The MOT tester will need enough fuel in the tank to carry out emissions checks so never take your car for a MOT on an empty tank. When you fill up the car it’s also worth checking that the fuel cap fits securely. It should be airtight.

Step Four. Beep Beep

The horn is checked during an MOT and is often forgotten by motorists unless you have a habit of road rage? Give it a quick test. You’ll know the sound of a good healthy horn vs one that isn’t fully operational. The middle of the day is the most acceptable time to test your horn. As its loud, I would recommend avoiding before 9am and after 6pm.

women using car horn whilst driving

Step Five. Check your number plate

The numberplate is often forgotten because it’s not actively used by drivers every day. However, it is a crucial part of the car and its safety on the road. Check that the numberplate is securely fastened to the car and is clean and visible. Don’t forget the rear number plate too!

Step Six. Suspension checks

With some of the pot holes around on the roads near me, my suspension takes a daily beating. To check your suspension you must press down heavily on the front wing of the car each side. If it returns to the right position then your vehicle should pass this section of the MOT. If you notice that the car bounces up and down then you should be expecting this to come up on the MOT. The typical problem is with the shock absorbers in this case.

Step Seven. Seat manoeuvrability and seatbelts

The driver seat should move back and forth on the runners smoothly and each seat belt should return to their original position once tugged. It is also worth checking the belt itself for any damage like fraying.

red seatbelt warning on dashboard of car

Step Eight. Tyre tread

Checking your tyres is an obvious part of the MOT and if you can be prepared for any problems with your tyres you can get these seen to ahead of time to avoid any nasty surprises. Tyre tread is important and driving when your tyre tread is too low is actually illegal. You can measure your tyre tread by placing a 20p coin in the grooves on the outer edge of each of your tyres. If the 20p sticks out further than the tread of the wheel then your tread is too low and the tyre needs replacing.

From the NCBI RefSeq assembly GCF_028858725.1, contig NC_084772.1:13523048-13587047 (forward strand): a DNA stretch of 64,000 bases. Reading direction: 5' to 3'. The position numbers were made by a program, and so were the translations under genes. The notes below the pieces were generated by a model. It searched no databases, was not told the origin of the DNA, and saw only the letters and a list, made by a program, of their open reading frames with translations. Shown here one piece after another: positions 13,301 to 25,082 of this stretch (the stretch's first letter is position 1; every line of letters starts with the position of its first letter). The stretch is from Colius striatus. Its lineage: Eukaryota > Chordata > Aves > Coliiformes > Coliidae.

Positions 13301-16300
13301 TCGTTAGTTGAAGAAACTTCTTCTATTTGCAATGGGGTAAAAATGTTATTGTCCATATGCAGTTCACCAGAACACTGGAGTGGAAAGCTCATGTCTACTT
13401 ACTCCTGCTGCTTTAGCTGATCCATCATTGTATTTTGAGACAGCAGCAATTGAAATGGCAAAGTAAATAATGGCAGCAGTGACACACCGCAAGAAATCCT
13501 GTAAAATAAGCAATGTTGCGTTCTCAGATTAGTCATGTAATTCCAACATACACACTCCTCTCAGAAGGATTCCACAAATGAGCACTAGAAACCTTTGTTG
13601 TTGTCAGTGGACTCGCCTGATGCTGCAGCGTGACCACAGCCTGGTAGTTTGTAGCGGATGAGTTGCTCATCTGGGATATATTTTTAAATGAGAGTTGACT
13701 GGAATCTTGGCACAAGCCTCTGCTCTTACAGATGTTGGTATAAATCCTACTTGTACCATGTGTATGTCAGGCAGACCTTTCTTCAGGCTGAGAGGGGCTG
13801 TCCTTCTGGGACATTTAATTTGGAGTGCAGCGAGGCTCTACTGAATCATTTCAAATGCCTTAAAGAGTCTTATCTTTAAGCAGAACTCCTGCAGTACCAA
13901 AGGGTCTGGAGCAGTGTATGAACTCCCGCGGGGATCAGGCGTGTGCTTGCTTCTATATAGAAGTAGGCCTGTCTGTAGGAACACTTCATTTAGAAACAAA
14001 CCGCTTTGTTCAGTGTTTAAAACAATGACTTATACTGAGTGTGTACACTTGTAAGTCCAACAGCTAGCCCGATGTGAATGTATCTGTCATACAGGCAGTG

Whilst doing this keep an eye for any bulges or other damage to the sidewalls of the tyre such as nails which may have penetrated the rubber or scratched into the outer edges which in time could turn into a tear.

Step Nine. The Windscreen

A certain size of windscreen chip is acceptable but anything over 40mm in diameter would be a fail. On the areas the windscreen wipers move across the size of chip allowed is reduced to just 10mm so be mindful of this.

big chip on windscreen of dark silver car

Step Ten. Windscreen Wipers

These need to be fully operational with no fraying and should clear the screen fully when switched on. Replacement windscreen wipers are a minimal cost and can be easily fitted within seconds. But, they could be the difference between an MOT pass and fail.

By checking these 10 elements of your car at home as a precaution you are safeguarding yourself against a MOT fail. They are simple checks which will only take a few moments but can give you some peace of mind when it comes to your car’s MOT. These are the most common reasons a car can fail it’s MOT, so knowing ahead of time that these are ok and ticking these boxes are a good indication that your car is likely to pass.

Confident that you know how to check your car before the MOT?  If it unfortunately still fails there are things you can do. Make sure you  read our article on what to do if your car fails it's MOT here 

Request a call back from one of our Vehicle Experts

Faye Lindeck

Faye enjoys Music, Dog Walking and Socialising with friends.

Faye is an experienced blogger with a keen eye for finding excellent information about the subjects she writes about. Giving OSV blog readers the most accurate knowledge.
Faye Lindeck

Leave comments

Your email address will not be published.*



You may use these HTML tags and attributes: <a href="" title=""> <abbr title=""> <acronym title=""> <b> <blockquote cite=""> <cite> <code> <del datetime=""> <em> <i> <q cite=""> <s> <strike> <strong>

This site uses Akismet to reduce spam. Learn how your comment data is processed.

Back to top